Rating: 3 out of 5.

Believe it or not, there is finally a Filipino restaurant in the Low Countries! In my more than five years here, never was there a time when a restaurant serving honest-to-goodness Pinoy food existed in one form or another. There were rumors a while back that one was open in some never-heard-of town somewhere but many attempts of google-checking came up with nothing. It almost seemed like a mystical fairy tale that occasionally came up in conversation. Having stopped looking years ago, lo and behold, Teko suddenly invited me to one that opened just a few months ago in The Hague! They didn’t have a web site but thankfully had a facebook page which showed a fairly decent-looking restaurant in a nice part of the city. It looked promising. We finally made it there last weekend to satisfy my curiosity — and my taste buds.

Glancing around there were of course the usual Filipino restaurant staples – karaoke paraphernalia, live band stage, and some capiz lamps here and there. What stood out though were the jeepney replica/bar area and the all-Caucasian waitstaff, quite literally, as they towered over the naturally-short Filipino clientele. The heavy cutlery and the relatively decent furniture were nice touches that gave the place a bit of mid-market appeal. It definitely wasn’t a carinderia-class affair.

After a quick look at the simple menu, I decided to get the tocino rice plate – or more colloquially, the all-time favorite tocilog. I guess I lowered my expectations well enough that when it came, I was surprised how generous it looked. Even better, it hit the spot and tasted just as I expected it to. The garlic rice was just a perfect complement to the cured pork that I wolfed it all down though I ended up not touching the veggies at all. I wanted to suggest they make some pickled sides instead but I decided to save it for next time. Teko, meanwhile, got the chicken afritada and loved it. Was that a relief! And since we still had a bit of space left for dessert, it was turon and some world-famous halo-halo. Both were okay, though for sheer nostalgia value the halo-halo won out hands down.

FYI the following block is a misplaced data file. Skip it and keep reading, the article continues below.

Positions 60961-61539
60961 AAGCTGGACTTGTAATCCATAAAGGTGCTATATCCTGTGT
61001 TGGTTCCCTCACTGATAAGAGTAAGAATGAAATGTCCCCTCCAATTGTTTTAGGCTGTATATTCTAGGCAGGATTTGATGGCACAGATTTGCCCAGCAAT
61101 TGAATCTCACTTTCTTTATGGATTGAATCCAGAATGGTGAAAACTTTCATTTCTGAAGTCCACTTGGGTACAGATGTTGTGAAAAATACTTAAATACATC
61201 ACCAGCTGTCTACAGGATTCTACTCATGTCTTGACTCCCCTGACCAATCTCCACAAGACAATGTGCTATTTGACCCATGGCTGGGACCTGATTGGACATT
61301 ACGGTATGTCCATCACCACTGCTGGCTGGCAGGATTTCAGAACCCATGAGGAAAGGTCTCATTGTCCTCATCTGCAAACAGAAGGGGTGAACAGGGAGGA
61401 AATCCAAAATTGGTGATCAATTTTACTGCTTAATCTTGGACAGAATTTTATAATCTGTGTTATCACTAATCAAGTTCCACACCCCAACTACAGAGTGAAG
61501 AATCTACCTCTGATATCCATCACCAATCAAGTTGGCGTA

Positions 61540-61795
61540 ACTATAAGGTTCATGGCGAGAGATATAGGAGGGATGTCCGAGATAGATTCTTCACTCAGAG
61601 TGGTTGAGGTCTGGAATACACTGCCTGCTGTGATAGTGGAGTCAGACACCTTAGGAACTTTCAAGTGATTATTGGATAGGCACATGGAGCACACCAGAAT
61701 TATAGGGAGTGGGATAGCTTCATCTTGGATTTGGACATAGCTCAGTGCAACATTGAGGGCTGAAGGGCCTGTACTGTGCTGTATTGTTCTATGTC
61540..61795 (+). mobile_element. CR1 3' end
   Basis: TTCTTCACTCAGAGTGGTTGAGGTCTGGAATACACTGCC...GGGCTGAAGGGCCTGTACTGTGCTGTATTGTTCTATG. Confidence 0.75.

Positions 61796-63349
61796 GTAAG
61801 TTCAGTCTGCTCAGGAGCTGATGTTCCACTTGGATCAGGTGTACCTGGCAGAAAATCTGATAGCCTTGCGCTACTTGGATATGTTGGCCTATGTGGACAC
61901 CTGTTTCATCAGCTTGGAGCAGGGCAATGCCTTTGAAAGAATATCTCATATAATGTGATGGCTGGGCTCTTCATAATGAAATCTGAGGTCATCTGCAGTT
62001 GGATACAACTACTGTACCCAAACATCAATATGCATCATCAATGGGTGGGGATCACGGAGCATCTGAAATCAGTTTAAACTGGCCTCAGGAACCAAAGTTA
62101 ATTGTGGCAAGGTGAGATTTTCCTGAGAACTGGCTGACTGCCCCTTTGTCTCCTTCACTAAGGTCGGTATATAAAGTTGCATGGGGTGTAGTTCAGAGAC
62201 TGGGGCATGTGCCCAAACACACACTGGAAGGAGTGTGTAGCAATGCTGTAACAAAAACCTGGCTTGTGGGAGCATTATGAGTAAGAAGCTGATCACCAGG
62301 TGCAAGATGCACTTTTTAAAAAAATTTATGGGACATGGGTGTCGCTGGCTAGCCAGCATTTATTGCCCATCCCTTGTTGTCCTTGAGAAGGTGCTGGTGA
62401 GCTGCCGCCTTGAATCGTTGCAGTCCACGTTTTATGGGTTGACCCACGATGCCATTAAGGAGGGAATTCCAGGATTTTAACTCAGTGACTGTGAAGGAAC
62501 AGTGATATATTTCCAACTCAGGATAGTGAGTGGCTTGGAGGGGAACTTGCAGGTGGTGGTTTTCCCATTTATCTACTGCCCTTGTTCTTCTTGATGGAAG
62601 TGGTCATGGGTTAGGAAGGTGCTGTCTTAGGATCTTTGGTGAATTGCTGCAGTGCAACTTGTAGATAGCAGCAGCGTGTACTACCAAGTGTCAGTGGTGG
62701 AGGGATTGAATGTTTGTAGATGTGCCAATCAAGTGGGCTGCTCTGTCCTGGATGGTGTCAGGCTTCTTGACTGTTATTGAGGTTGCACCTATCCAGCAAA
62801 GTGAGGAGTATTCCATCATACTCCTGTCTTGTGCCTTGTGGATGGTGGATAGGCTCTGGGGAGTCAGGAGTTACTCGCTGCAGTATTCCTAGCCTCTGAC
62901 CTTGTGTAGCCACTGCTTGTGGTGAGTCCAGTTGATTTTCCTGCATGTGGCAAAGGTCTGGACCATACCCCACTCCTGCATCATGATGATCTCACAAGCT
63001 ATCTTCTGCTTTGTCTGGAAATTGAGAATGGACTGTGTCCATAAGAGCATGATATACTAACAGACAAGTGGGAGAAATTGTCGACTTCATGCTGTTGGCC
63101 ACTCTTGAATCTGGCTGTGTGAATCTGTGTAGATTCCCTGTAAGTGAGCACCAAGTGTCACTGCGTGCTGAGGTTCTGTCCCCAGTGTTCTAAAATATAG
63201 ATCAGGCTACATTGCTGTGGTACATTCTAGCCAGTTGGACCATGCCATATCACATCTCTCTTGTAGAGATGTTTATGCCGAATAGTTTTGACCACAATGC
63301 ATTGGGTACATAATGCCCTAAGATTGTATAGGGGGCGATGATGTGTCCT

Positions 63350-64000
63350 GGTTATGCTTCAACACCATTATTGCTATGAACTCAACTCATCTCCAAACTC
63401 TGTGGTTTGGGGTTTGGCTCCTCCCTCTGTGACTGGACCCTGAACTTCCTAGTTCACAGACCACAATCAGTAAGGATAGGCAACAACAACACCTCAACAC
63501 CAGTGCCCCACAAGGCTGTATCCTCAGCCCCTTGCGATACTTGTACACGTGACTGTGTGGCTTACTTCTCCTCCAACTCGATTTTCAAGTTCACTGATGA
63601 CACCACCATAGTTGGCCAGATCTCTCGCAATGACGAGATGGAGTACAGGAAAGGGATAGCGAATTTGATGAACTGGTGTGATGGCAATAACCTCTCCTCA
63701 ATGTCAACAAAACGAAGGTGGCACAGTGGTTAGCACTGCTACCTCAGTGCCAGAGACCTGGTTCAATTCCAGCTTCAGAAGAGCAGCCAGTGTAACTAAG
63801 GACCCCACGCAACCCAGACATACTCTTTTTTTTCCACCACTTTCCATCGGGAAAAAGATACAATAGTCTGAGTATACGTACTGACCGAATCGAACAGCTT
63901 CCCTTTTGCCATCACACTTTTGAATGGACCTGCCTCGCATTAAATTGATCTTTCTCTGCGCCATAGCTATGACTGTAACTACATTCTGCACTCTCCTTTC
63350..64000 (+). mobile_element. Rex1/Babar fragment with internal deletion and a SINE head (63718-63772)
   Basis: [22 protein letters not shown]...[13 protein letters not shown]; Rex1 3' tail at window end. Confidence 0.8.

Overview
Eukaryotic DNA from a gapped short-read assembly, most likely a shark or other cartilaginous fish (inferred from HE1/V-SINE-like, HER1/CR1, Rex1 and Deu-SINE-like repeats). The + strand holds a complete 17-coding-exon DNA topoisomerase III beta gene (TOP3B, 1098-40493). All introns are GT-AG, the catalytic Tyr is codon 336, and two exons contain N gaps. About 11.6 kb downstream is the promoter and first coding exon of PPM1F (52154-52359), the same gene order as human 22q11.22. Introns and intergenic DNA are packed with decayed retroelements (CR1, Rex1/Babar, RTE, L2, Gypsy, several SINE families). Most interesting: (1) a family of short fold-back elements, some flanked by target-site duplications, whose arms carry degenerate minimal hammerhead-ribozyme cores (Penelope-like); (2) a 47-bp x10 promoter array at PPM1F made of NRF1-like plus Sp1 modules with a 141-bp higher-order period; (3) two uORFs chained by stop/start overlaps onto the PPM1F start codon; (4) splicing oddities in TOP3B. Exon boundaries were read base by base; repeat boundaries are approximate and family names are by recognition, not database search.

It was only a shade busy the Saturday night we were there so I’m crossing my fingers the place stays in business a while. Nothing beats it for nostalgic comfort food, but sad to say the last time I was in The Hague was way before I even got through my first year of living in Holland so the chances of me being back in those parts will likely take just as long. I sure do hope they’re still around when I do.


2 thoughts on “MANONG ALEX | The Hague

  1. Anthony, nothing beats the turon from the sidewalk carinderia (: The halo-halo was quite good though Teko didn't think too much of it. I really hope they stay in business para naman may option kahit malayo.


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